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Old August 24th, 2010, 07:42 AM   #8
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Procoder 3 works fine on my Win 7 x64 system. It's too bad that it can't link directly to PPro. Someone did try develop a frameserver for CS4 that worked with it (was it debugmode?), but it was unusably slow.
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Old August 26th, 2010, 09:35 PM   #9
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sd sequence

I think cs5 does a great job when down sizing from hd to sd and the results were good i did select deinterlace but the question is when Creating a new SD sequence for sd (pal land here) should i choose lower field first or deinterlace like i did before nesting the hd to sd?

Last edited by Mark Webb; August 26th, 2010 at 10:12 PM.
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Old August 27th, 2010, 01:33 AM   #10
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Agree on Procoder 3. It's MPEG-2 DVD output is just hollywood like. You can still get great quality in low bitrate. I don't know about CS5, but the MainConcept MPEG engine in Cs3/4 is just horrible. Only get acceptable output in high bit rate.

I also setup WatchFolder to encode DVD compliant MPEG-2 file in 4 different bit rates. Then mix and match them to fill the DVD. Say like, for the highlights video, its' a frequently watched video, I picked a higher data rate file. For ceremony, there's not much motion and less watch, I picked a lower data rate format.

The way I setup the watch folder is, I create those folders. Then add shortcuts to these watch folders in Windows "Send To" menu. So when I need to transcode files, I hold the Windows Key and press the Alt Key once, while still holding the window key, right click on the AVI file, send select "Send to". In that case, a short cut of the AVI file will be copied to the Watch folder that triggers Procoder to start converting. Very convenience.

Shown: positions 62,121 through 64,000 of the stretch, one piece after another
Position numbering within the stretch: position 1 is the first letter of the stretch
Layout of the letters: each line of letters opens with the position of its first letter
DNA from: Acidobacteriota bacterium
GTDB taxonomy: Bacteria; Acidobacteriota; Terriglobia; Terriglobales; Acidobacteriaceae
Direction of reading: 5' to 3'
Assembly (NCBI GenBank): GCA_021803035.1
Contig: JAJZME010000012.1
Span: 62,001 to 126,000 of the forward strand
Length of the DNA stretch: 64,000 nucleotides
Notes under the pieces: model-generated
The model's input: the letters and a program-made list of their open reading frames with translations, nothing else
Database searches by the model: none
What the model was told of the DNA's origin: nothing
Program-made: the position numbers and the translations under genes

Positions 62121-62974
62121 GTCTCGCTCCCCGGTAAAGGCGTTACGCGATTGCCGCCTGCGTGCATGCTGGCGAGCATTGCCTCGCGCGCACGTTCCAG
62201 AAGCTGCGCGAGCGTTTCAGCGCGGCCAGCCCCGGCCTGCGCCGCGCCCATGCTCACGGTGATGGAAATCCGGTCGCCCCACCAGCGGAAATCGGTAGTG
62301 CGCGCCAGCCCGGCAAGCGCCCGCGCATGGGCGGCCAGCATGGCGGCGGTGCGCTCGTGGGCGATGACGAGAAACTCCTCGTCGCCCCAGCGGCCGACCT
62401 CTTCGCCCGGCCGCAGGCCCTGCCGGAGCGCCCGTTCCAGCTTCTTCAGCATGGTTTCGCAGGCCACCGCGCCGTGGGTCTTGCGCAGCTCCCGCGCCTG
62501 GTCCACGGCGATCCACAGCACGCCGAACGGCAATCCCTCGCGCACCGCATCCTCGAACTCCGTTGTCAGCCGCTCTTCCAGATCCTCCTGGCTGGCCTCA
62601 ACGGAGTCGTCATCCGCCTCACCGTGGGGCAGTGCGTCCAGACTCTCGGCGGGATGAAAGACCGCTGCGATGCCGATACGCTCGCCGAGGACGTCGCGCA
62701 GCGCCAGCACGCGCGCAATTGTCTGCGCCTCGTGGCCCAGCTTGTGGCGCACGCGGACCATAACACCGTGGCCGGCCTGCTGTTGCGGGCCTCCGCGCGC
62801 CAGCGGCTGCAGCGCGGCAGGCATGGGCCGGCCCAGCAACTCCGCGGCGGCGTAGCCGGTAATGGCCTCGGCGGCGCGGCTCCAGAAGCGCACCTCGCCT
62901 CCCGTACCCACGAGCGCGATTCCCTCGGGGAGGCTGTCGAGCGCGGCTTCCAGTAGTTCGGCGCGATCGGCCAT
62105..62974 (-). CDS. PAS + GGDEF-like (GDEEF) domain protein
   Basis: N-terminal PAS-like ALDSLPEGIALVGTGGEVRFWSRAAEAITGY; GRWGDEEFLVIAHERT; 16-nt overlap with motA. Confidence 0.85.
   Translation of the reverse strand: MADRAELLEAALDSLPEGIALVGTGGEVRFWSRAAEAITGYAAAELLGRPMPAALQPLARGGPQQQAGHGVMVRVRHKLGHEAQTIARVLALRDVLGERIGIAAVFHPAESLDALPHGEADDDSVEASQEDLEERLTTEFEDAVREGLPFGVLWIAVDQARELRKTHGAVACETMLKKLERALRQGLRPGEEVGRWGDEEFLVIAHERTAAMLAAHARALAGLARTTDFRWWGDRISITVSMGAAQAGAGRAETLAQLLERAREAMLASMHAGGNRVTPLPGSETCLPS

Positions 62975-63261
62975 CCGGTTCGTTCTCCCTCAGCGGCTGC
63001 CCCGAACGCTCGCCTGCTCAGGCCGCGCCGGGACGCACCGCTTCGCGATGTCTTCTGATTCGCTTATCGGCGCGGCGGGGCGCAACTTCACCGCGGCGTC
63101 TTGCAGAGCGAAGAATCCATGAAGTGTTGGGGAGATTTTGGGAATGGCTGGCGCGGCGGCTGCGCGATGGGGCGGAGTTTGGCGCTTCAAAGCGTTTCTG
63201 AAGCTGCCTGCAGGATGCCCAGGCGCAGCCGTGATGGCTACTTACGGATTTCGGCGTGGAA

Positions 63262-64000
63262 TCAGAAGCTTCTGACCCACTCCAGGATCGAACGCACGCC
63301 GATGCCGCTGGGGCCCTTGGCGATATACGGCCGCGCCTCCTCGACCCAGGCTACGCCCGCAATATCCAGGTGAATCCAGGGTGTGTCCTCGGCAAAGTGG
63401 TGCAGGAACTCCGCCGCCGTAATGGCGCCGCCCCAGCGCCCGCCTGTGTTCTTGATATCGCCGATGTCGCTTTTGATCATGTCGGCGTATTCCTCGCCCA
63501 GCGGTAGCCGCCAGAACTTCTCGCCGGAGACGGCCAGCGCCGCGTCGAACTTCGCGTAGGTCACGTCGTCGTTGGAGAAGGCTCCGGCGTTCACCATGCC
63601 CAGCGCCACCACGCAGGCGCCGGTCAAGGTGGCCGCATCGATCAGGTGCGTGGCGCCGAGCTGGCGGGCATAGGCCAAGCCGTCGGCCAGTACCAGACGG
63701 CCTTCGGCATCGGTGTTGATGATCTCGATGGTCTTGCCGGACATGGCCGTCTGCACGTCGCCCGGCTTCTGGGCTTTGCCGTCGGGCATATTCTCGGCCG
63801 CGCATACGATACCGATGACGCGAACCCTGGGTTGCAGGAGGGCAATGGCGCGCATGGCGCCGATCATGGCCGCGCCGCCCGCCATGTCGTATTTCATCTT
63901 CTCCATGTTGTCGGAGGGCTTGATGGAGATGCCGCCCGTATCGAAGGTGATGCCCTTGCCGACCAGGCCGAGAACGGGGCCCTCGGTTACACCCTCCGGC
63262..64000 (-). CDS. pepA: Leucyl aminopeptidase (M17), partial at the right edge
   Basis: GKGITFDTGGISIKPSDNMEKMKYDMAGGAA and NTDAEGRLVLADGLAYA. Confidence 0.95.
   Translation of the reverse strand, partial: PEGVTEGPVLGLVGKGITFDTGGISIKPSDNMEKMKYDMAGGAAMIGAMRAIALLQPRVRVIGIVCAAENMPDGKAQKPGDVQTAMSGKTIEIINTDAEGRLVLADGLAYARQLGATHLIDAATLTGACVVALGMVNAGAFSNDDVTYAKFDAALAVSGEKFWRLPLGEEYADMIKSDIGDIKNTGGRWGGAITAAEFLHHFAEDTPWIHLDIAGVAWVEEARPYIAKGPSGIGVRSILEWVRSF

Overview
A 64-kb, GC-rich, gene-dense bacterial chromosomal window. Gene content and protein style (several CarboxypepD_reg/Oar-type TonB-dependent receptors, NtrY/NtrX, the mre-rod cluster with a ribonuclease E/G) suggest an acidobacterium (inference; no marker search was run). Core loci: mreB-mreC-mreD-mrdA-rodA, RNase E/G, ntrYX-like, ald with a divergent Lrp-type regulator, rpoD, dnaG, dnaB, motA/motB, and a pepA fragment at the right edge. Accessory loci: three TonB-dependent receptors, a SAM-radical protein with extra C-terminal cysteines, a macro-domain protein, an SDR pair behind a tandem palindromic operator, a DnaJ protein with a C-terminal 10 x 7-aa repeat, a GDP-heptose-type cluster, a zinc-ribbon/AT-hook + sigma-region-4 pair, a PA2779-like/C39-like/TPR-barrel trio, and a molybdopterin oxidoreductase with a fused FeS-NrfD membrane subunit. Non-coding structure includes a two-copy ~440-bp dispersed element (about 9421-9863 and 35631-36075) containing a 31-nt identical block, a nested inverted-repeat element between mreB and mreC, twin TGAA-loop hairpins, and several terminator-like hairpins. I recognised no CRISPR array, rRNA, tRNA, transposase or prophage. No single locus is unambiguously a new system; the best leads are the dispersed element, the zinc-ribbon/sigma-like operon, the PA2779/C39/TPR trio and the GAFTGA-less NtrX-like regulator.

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Old August 27th, 2010, 02:26 AM   #11
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Quote:
Originally Posted by Mark Webb View Post
robert does ProCoder 3 work with win7 64? im not sure but it may have compatibility issues
ProCoder 3 has an update (not recent at all) that I believe originally fixed compatability problems with Vista 64.
Using the updated version on my Win7 64 machine, I've had no problems.
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Last edited by Robert Young; August 27th, 2010 at 11:36 AM.
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Old August 27th, 2010, 01:39 PM   #12
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<<Creating a new SD sequence for sd (pal land here) should i choose lower field first or deinterlace like i did before nesting the hd to sd?>>

Mark, since you're going to DVD, it's better to use the same frame settings as the source, in your case interlaced. DVDs are usually interlaced, so it's no help to ask Premiere to de-interlace for you. Of course, if you shot progressive, keep those setings.
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Old September 8th, 2010, 04:04 PM   #13
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Quote:
Originally Posted by Taky Cheung View Post
Agree on Procoder 3. It's MPEG-2 DVD output is just hollywood like. .
I'll second that. Hard to tell a DVD from a Blu ray when transcoded with Procoder.
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Old September 8th, 2010, 07:20 PM   #14
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There were a few moments I was watching the DVD and I thought it was bluray..